Nearly four years ago, we published a blog post centered on companies like Impossible Foods and Beyond Meat who claimed to be creating the future of food. Both of these startups developed plant-based alternatives to meat that looked and tasted similar to the real thing, an idea which seemed straight out of science fiction at the time. Fast forward to 2019, though, and now consumers can purchase Beyond Meat’s burger patties at any Whole Foods location that manages to keep them in stock.
Sales of the patties increased 23 percent from 2017 to 2018 as the grocery chain struggled to keep up with demand. In fact, Beyond Meat had to postpone its expansion into U.K. stores due to a lack of supply, leading it to triple its production capacity last year. American eaters can also purchase an Impossible Burger at more than 5,000 restaurants across the country, included fast food chains like White Castle. Analysts credit the growing success of these plant-based proteins to marketing campaigns that target meat eaters rather than strictly vegetarians. “It’s a real shift in the meat alternative category from what it had been for decades, where most of the products were designed mostly for vegetarian and vegan audiences and weren’t trying to directly replicate conventional meat,” said Caroline Bushnell, an industry expert who works at the nonprofit Good Food Institute.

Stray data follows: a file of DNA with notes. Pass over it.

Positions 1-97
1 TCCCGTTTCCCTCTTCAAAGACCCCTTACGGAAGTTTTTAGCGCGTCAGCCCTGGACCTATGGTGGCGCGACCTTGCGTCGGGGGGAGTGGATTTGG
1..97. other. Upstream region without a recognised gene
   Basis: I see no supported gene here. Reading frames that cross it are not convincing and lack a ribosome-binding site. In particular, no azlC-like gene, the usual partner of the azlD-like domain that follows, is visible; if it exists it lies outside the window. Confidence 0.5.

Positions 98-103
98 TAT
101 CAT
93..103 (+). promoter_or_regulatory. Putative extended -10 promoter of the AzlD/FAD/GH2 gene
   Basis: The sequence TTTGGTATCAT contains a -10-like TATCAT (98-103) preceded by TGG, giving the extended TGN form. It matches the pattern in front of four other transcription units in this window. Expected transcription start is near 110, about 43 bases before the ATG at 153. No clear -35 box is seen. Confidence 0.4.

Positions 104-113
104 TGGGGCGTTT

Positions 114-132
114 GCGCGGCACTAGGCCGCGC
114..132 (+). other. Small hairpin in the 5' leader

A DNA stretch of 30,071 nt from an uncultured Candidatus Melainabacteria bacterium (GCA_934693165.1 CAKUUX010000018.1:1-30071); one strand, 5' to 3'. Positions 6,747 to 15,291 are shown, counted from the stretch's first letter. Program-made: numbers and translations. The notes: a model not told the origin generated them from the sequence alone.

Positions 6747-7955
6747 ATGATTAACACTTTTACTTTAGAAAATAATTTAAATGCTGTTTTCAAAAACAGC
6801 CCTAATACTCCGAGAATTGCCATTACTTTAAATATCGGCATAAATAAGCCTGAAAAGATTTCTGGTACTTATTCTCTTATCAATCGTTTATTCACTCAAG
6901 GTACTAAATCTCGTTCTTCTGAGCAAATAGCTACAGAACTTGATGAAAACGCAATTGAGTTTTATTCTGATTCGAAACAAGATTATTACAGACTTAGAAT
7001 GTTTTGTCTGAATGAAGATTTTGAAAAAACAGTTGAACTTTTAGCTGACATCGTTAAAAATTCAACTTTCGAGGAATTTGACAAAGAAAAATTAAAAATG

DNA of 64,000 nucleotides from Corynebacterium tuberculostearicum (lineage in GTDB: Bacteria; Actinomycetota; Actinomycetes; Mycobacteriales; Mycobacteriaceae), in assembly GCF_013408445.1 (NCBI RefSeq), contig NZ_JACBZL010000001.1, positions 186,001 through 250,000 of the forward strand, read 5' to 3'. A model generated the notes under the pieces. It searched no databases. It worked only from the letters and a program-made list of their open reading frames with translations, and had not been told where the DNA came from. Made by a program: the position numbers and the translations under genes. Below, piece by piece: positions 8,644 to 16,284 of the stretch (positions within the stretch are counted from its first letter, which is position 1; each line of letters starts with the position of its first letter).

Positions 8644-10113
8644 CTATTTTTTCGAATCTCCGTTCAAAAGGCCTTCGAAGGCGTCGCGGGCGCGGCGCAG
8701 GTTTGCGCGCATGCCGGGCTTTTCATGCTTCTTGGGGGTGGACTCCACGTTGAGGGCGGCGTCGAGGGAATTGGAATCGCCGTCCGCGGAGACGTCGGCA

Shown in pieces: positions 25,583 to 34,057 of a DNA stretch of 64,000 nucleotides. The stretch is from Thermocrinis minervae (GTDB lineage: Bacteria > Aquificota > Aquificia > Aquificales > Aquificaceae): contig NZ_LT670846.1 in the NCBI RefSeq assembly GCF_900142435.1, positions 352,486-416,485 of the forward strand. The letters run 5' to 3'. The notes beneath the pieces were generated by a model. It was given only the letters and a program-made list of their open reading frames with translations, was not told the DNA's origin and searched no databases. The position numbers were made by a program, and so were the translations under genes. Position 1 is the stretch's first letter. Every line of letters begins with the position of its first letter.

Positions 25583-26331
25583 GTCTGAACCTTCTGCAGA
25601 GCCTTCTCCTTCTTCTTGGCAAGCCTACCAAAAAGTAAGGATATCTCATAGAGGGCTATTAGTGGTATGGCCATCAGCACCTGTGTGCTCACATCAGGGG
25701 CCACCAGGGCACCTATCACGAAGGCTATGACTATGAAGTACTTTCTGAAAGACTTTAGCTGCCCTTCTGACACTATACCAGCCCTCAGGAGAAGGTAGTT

Plus, newcomers like Good Catch and No Evil Foods are bringing non-burger offerings to the plant-based meat market. While Good Catch will launch in February with a line of fishless tuna and crabless crab cakes, No Evil already sells its pig-free pulled pork at Walmart. Of course, this growing industry is still very much in its infancy: current sales of plant-based alternatives account for less than 1 percent of total retail meat sales. But experts say that alternative foods such as soy milk or organic vegetables were at a similar point ten years ago. Those products soon expanded outside of their niche, and it’s likely that plant-based meats will do the same. “I think an interesting parallel can be made to the natural and organic space,” said Bushnell. “For many years, I think a lot of big companies thought that was going to stay kind of niche, and left it to the smaller companies that were catering to those natural and organic consumers. And then very quickly that changed.”
- Why do companies like Beyond Meat and Impossible Foods market their products to meat eaters rather than focus strictly on vegetarians?
- Which stage of the product life cycle are plant-based meats currently at?